Vedantic Wednesday: World’s Greatest Curator

In today’s world if there is one thing that is being given as much importance as creation if not more is curation. Curation is the act of bringing together and preserving objects of importance.  Curators are not interesting only from the historical perspective but also play a much greater in advancement of human evolution and development. Curation has always been in existence as a discipline but is receiving heightened recognition in the information era (rightly so).  The primary reason for this recent recognition is the increased access to information.

Looking back in history it is fascinating to note that India housed probably the world’s earliest curator – The great sage Vyasa. To guess the period of Vyasa’s existence seems futile. But his contribution as a curator of the greatest body of knowledge known to the world  is indisputable. Veda Vyasa is attributed with the act of bringing together and giving structure to the ancient wisdom that had been accumulated across generation by realized masters. He organized these works into four Vedas namely Rig, Yajur, Atharva and Sama

As discussed in an earlier blog ( each Veda has four parts – the last of which is the Upanishads. It can be safely assumed that when Veda Vyasa compiled the entire knowledge base he realized that most average seekers would get overwhelmed by the vastness of this knowledge warehouse.  Hence he added another work distilling the essence of the Upanishads. This distilled work by Vyasa is called Brahma sutras. Through the Brahma sutras, Vyasa attempts to provide a gist of the essential truths about Atman and Brahman, in a logical text that sets forth the philosophy systematically.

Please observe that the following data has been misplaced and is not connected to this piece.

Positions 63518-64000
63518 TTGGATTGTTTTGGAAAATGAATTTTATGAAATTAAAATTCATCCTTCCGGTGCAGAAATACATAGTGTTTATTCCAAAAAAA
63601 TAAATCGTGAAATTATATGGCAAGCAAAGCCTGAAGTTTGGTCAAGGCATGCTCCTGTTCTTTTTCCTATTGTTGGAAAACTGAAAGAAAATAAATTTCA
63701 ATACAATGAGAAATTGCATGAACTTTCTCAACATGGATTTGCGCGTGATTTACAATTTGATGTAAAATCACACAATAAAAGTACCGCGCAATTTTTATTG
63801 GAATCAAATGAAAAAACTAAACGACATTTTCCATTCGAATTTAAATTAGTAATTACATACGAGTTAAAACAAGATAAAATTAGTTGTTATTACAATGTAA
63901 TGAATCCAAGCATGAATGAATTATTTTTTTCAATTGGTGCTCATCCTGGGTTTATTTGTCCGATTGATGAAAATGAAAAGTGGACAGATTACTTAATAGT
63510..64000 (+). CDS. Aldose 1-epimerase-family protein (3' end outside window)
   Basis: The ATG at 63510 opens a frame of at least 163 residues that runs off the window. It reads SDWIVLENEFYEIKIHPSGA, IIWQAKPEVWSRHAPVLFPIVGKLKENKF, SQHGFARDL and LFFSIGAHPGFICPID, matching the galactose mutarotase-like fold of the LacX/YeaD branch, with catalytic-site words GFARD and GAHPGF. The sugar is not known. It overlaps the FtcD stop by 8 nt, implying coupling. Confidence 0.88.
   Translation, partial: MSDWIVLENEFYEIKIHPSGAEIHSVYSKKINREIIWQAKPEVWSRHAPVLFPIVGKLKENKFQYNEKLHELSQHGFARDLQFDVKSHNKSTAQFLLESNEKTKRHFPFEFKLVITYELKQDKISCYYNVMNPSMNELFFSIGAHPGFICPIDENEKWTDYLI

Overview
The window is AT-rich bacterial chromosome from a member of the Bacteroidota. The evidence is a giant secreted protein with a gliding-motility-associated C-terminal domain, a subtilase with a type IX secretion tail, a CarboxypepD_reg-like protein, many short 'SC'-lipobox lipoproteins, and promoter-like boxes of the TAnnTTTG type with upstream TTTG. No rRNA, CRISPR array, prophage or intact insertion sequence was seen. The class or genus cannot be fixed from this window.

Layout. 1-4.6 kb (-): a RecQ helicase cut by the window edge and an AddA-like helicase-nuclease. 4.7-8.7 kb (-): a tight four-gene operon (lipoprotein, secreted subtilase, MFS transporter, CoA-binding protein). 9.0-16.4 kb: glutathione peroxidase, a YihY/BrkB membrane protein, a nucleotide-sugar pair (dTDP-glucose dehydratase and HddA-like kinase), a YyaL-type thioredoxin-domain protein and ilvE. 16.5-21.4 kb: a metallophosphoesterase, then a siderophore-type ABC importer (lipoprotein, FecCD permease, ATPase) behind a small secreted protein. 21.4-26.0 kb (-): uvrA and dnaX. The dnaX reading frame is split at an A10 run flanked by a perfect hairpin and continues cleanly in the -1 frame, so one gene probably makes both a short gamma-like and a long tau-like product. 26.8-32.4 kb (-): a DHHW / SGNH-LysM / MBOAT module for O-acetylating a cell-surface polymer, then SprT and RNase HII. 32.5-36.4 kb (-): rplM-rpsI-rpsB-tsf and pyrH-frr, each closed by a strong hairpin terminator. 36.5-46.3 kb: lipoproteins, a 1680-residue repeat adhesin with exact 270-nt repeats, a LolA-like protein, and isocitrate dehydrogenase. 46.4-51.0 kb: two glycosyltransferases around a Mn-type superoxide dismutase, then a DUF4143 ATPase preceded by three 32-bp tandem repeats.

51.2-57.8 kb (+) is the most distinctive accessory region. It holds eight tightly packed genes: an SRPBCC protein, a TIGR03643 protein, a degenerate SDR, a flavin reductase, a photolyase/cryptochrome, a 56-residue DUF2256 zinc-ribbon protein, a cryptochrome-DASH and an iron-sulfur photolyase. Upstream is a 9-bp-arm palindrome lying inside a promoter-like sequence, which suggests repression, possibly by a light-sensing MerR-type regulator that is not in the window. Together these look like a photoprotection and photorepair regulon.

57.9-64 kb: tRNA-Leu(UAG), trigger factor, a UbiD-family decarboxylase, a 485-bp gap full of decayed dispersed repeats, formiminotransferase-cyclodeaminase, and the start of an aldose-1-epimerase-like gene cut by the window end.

When someone refers to Vedanta apart from the Upanishads in many cases it includes two other texts namely Brahmasutras and the Bhagavad Gita. Vyasa also is seen to play a critical role in the context of Bhagavad Gita by scripting the Mahabharata while playing a role in it as well.

The three texts – the Upanishads, the Bhagavad Gita and the Brahma Sutras are referred to as the “Prasthana Traya” – the authoritative source of Vedantic philosophy.  Understanding of Vedanta is considered incomplete without a complete study of these three works

So Vyasa’s role in preserving and making available the knowledge regarding the eternal truths for the future generation is immense!

Isn’t this enough to make him not  only the world’s earliest curator but also the greatest?


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